1
  • 20% for this would be 240watts and efficency would still be reasonable.
    i posted some link but i see it's been removed. that review said something about 65% minimum.
    -4
  • Uh, guys... you might want to edit this article...
    "For the last CPU utilization test, we will check the capability of these graphic chipsets to accelerate picture-in-picture (PIP) video streams. To do this, we will use the Blu-ray dick Sunshine, which utilizes the H.264 codec and features PIP commentary during playback."

    on page 6
    2
  • "If you are an audiophile, you should know that out of these remaining options, only the GeForce 9300/9400 can handle uncompressed eight-channel LPCM audio over HDMI 1.3."

    i did NOT know this...

    i thought only way to listen to uncompressed audio on blu-ray was using Asus Xonar HDAV 1.3 audio card to bitstream to your receiver...

    it's nice to know that IGP has enough power to handle 1080p while streaming HD audio codec....
    1
  • "To do this, we will use the Blu-ray dick Sunshine"
    I hate Blu-Ray dicks!

    Otherwise nice article. How about throwing in a GTX260 or other high powered card just for shits and giggles?
    0
  • I've tried the HD version of HQV a few weeks ago on my G45 based HTPC (Asus P5Q-EM), with slightly different results.
    The Film Resolution Loss test actually works, almost perfectly. There is just a minor glitch at the beginning of each scene, that you can see only if you know what to look for.
    In fact, if the "Film Mode Detection" control is toggled in the middle of playback, I can see a significant improvement in image quality at runtime.
    I would actually give 90 points to G45, for the simply reason that the denoise is not as good as the GeForce - but still one of the best HTPCs in the market.
    0
  • I find this review to be problematic on several fronts.

    First of all, there is way too much emphasis given to de-interlacing tests. This is mostly an issue with standard-definition DVDs and with some HDTV channels. The VAST majority of Blu-Ray content is stored in 24p format (23.976 frames per second, progressive). It does not need to be de-interlaced at all because it originated on film. This is even true of many newer TV shows, which are often shot on film, not video.

    Rather than wasting time with obsolete de-interlacing tests, you should have tested stutter-free 24p playback with compatible TV sets. Most new LCD flat panels that run at a 120Hz refresh rate are capable of supporting smooth 24p playback with 5:5 pulldown. However, not all chipsets can send this out properly. There have been reports of problems with the Intel G45 and some other chipsets - stuttering on 24p playback has been an issue in the past. I would be interested to know if this has been fixed. Also, you should have tested whether the HDMI repeater function (needed for hooking up through an A/V receiver) works properly with all chipsets.
    2
  • I'd love to see an update in this after the release of the integrated GPUs on the upcoming Clarkdale chips.
    0
  • I'm not really sure why anyone would even both spending money to build an HTPC and not spend the $40 for a Radeon 4350 or a 9400GT. They're passively cooled solutions that will easily outperform anything reviewed here today. It could even save you money because it would allow you to get a less expensive motherboard. Anyway, if you are serious about building an HTPC, it seems to me that one of these cards is just a no brainer. Why would you even risk blu ray stutter or graininess in your home theater?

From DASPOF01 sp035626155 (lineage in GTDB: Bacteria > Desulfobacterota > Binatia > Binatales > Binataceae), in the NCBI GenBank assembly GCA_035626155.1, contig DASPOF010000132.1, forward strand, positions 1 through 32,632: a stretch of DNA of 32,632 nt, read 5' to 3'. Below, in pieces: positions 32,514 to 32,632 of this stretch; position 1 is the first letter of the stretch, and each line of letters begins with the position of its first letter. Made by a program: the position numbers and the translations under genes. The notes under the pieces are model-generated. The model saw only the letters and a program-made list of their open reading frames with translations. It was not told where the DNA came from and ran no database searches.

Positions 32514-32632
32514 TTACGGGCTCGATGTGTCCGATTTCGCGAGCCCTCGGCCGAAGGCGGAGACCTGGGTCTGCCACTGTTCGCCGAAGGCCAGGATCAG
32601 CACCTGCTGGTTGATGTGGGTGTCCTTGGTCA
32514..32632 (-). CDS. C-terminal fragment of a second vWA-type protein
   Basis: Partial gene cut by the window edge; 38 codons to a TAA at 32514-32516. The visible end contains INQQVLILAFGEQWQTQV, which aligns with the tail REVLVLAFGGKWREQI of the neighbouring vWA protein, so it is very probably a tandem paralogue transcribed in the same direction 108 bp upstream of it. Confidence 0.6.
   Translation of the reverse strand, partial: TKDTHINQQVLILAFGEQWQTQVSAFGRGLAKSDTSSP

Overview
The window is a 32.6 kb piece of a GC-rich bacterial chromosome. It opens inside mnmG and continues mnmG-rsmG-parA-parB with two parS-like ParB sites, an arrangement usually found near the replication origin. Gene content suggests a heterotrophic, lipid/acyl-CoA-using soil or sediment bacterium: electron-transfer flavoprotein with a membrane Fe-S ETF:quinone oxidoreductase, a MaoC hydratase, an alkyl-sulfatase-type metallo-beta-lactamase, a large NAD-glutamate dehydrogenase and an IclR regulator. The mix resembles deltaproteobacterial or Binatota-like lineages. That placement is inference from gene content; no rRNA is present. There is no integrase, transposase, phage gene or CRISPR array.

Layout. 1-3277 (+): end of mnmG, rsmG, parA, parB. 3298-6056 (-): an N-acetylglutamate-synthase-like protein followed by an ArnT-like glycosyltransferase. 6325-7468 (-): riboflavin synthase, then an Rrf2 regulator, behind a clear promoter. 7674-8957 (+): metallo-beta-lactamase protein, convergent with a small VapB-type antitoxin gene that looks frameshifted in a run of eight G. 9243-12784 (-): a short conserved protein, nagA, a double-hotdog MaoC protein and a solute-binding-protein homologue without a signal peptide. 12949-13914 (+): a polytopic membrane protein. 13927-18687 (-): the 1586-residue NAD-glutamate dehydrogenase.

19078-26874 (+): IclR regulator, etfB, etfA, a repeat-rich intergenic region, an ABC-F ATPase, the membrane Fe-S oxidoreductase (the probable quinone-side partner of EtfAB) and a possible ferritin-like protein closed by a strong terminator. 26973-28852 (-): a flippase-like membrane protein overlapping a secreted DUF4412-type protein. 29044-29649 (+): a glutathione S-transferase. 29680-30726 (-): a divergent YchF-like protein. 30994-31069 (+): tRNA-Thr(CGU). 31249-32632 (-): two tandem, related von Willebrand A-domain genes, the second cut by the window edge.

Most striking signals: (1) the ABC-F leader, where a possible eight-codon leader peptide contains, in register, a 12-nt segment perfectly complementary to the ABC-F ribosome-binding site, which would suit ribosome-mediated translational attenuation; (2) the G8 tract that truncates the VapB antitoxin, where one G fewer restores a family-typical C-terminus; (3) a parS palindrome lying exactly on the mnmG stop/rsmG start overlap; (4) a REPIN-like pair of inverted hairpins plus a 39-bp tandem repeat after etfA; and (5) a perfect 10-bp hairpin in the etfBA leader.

Anyway, I would really like to see a review of the 9400gt and hd 4350 as far as their effectiveness in video play back.
    0
  • I did not see any mention of what software was used to playback the blu-ray disks. I would like to see an article comparing various software options against a couple dedicated Blu-ray players.
    0
  • It would be nice next to the graphics card roundup, to see some articles about integrated graphics!

    Most people buy a mobo or laptop with integrated graphics card, and don't even bother to see how their performance could differ between AMD, intel, or an NVidia graphics powered mobo.

    I think it could really help the people who want to buy a new computer,eg: for work purposes, but would like to casually game on it, without suffering too horrible resolutions or lagging framerates.
    Ofcourse everyone serious about gaming would buy an additional graphics card to play their crysis, and I don't expect IGP's to run that game.
    But perhaps they are good for games like Tycoon, Formula 1, some basic 3rd and 1st person shooter games, etc...
    0
  • icepick314"If you are an audiophile, you should know that out of these remaining options, only the GeForce 9300/9400 can handle uncompressed eight-channel LPCM audio over HDMI 1.3."i did NOT know this...i thought only way to listen to uncompressed audio on blu-ray was using Asus Xonar HDAV 1.3 audio card to bitstream to your receiver...it's nice to know that IGP has enough power to handle 1080p while streaming HD audio codec....


    Actually, the ASUS card is used to bitstream those high-def audio codecs to your receiver, where they can be decoded (giving you 24-bit 192kHz, if the content offers it). If you're happy decoding the audio locally on the HTPC and sending the uncompressed LPCM (16-bit 48kHz) to your receiver, Nvidia's GeFOrce 9300 will do the trick!
    Regards,
    Chris
    -1
  • HalfHumani don't get it why a home theater would use a 1200w power source.


    It wouldn't... It's a testbed. I don't think there's any recommendation for a 1200w PSU in the article.
    2
  • I still prefer the discrete card solution, I just feel better about my systems with em.
    0